In late October of 2008, a small French film opened in just a handful of theaters and maintained a presence that would last only 10 weeks. It was a decidedly unique movie: an anthology of 6 animated horror shorts by various graphic artists, some of whom had never worked in the medium of film before. The result was a collection of Hitchcockian explorations on the theme of the fear of the unknown, as implied by the title, and included traditional animation as well as two- and three-dimensional computer animated pieces. Though the tone of the film was more subtle than, say, a Saw film, critics helped propel it to Certified Fresh status and noted interest in seeing what these fledgling directors would offer in the future. Starting this week, you can pick up Fear(s) of the Dark on DVD and see for yourself what you may have missed.
Time has been kind to Sam Fuller: though initially dismissed as a shlockmeister, he's now seen as an auteur of pulp, and a forerunner of independent cinema. The Sam Fuller Collection compiles a number of his key works, including It Happened in Hollywood, Adventure in Sahara, Power of the Press, Shockproof, Scandal Sheet, The Crimson Kimono, and Underworld USA. It also contains several in-depth documentaries and appreciations by Martin Scorsese and Curtis Hanson.
Now that the American spin on the Mafia has gone from sappily nostalgic to downright exhaustive, Italians are taking back their cultural claim. Yet, a recent spate of Italian films on crime are taking the brutally violent (soap) operatics of organized crime flicks and adding to that the danger of biography. Case in point: Il Divo. It's named for the real life politician currently seen as the most powerful person in the Italian post-war era, Giulio Andreotti, a politician whose reign in office has exceeded term limitations to a degree almost laughable and all because he's got the house in his back pocket. The man himself suffers from migraines, is enslaved by his obsessive ambition and possesses such a diminutive appearance he's like Don Corleone, Darth Vader and Monte Burns, all rolled into one. The DVD for this 2008 Cannes Jury Prize winner promises subtitles.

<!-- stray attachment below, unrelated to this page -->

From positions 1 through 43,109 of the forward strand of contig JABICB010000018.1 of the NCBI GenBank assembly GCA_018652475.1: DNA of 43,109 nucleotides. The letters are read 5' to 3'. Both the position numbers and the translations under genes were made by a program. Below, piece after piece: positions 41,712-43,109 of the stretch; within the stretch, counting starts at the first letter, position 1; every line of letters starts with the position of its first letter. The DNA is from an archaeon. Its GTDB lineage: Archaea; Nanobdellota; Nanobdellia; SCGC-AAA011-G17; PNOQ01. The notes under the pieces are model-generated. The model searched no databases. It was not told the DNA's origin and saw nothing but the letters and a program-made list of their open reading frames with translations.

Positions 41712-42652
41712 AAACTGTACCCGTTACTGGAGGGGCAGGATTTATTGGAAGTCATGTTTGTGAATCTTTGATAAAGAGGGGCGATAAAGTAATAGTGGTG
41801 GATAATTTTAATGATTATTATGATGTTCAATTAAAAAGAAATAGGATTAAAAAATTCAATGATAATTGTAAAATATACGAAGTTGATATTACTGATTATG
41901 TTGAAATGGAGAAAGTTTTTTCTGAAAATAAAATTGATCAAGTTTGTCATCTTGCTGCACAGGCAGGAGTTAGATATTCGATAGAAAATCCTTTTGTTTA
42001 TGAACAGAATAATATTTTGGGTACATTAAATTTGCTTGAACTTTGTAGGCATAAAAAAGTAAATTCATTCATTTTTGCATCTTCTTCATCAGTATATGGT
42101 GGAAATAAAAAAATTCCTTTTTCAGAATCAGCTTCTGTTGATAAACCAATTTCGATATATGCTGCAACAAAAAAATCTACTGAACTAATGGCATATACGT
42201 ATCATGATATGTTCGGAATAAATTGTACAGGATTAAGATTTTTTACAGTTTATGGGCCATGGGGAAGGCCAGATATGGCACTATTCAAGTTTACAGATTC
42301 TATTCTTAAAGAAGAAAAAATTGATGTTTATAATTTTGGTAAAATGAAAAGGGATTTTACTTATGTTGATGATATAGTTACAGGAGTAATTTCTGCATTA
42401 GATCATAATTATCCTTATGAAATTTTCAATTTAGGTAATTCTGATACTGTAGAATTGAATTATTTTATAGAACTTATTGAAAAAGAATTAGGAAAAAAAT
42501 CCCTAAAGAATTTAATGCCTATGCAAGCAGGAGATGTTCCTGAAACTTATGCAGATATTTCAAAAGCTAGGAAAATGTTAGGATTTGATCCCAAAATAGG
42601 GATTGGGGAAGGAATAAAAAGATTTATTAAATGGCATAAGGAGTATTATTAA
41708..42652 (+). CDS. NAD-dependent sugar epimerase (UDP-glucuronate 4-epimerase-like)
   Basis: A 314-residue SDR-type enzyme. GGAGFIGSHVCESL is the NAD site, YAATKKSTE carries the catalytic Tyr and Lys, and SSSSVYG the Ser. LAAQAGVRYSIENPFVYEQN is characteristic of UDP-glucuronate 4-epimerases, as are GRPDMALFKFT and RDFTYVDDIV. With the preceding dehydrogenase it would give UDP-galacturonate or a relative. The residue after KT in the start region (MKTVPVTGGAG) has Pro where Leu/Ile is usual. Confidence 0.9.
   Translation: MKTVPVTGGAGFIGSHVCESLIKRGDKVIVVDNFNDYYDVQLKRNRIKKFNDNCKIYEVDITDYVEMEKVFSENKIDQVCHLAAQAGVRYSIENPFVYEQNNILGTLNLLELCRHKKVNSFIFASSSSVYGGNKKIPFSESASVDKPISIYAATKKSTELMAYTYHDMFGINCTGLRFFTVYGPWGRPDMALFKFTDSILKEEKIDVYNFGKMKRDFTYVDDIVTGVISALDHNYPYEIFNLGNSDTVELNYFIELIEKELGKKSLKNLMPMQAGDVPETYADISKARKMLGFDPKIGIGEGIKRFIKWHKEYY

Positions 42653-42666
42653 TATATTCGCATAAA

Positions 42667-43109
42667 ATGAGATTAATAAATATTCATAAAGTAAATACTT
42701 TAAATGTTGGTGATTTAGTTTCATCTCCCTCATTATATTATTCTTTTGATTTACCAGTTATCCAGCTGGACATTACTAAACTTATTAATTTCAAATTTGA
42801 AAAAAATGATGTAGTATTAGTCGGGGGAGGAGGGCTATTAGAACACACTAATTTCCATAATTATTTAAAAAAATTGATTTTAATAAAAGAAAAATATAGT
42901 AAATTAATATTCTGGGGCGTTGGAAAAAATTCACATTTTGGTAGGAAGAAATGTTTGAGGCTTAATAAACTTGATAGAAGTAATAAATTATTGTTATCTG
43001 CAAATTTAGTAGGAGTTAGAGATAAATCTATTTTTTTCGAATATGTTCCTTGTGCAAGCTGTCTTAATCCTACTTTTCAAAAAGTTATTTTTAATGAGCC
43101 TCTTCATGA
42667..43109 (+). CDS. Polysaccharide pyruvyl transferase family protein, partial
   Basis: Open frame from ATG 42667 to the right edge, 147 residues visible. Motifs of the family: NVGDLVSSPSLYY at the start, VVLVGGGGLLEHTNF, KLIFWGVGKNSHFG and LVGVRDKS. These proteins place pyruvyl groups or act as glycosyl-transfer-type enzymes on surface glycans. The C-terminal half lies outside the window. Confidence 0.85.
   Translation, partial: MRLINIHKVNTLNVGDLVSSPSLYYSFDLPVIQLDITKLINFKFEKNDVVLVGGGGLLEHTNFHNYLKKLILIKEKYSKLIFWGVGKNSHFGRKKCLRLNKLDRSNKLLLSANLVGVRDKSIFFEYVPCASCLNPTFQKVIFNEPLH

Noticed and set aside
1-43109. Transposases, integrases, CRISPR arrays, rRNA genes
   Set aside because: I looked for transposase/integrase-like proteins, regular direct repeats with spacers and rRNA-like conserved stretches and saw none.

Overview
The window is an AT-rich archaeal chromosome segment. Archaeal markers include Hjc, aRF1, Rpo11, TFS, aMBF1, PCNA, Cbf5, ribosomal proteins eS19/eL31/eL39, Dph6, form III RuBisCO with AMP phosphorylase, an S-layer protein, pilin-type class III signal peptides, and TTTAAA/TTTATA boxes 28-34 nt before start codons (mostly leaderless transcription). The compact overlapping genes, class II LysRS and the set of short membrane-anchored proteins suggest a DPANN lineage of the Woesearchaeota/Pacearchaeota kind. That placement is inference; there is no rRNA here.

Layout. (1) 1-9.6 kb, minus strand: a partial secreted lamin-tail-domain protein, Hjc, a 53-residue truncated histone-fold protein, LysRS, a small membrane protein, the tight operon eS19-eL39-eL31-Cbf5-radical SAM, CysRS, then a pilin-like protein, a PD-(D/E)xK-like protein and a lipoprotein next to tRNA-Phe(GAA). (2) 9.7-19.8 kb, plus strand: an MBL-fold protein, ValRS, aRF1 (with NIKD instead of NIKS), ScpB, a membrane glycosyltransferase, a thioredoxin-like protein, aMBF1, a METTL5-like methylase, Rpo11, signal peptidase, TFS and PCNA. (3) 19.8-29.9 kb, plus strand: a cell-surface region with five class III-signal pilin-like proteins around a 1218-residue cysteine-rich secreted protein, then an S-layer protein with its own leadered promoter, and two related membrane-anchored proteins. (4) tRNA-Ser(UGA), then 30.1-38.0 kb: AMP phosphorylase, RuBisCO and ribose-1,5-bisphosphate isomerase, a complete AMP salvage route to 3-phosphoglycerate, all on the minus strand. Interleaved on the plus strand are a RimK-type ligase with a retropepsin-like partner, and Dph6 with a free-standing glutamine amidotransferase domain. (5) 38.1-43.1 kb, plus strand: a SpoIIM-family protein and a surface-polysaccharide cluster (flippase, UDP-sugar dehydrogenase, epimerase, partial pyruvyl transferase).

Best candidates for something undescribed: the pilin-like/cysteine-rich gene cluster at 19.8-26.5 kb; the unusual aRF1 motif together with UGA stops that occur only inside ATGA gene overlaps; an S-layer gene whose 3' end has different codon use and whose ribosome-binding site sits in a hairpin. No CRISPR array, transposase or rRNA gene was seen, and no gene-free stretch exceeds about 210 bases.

With the recent re-popularization of horror/comedies like Shaun of the Dead, Drag Me to Hell, and even Zombieland, it's easy to forget that they've been around for some time. Older films in particular, due in part to lower production values, often reveled in camp, taking advantage of unbelievable storylines to add levity to a genre overridden with gloom and gore. One such film was 1986's Night of the Creeps, a B-movie homage about two college kids who steal a corpse as part of a frat initiation and unknowingly unleash a horde of bodysnatching alien slugs up on the city. This cult favorite has escaped the DVD market for several years, but the director's cut will be available this week on both DVD and Blu-Ray for the first time ever and will include the original ending, commentary tracks, and deleted scenes.
Coming exclusively to Blu-Ray this week is the new 15th Anniversary Edition of Roland Emmerich's 1994 blockbuster, Stargate. This is the original that started it all and spawned four television series, the most recent of which premiered just earlier this month, as well as various books, comics, and video games. The new DVD features both the theatrical and extended versions of the film in newly remastered hi-def transfers, as well as three new featurettes, a picture in picture feature titled "Stargate Ultimate Knowledge," and a blooper reel. Altogether, the extras amount to about four hours of bonus material and should provide a lot of entertainment for fans of the film.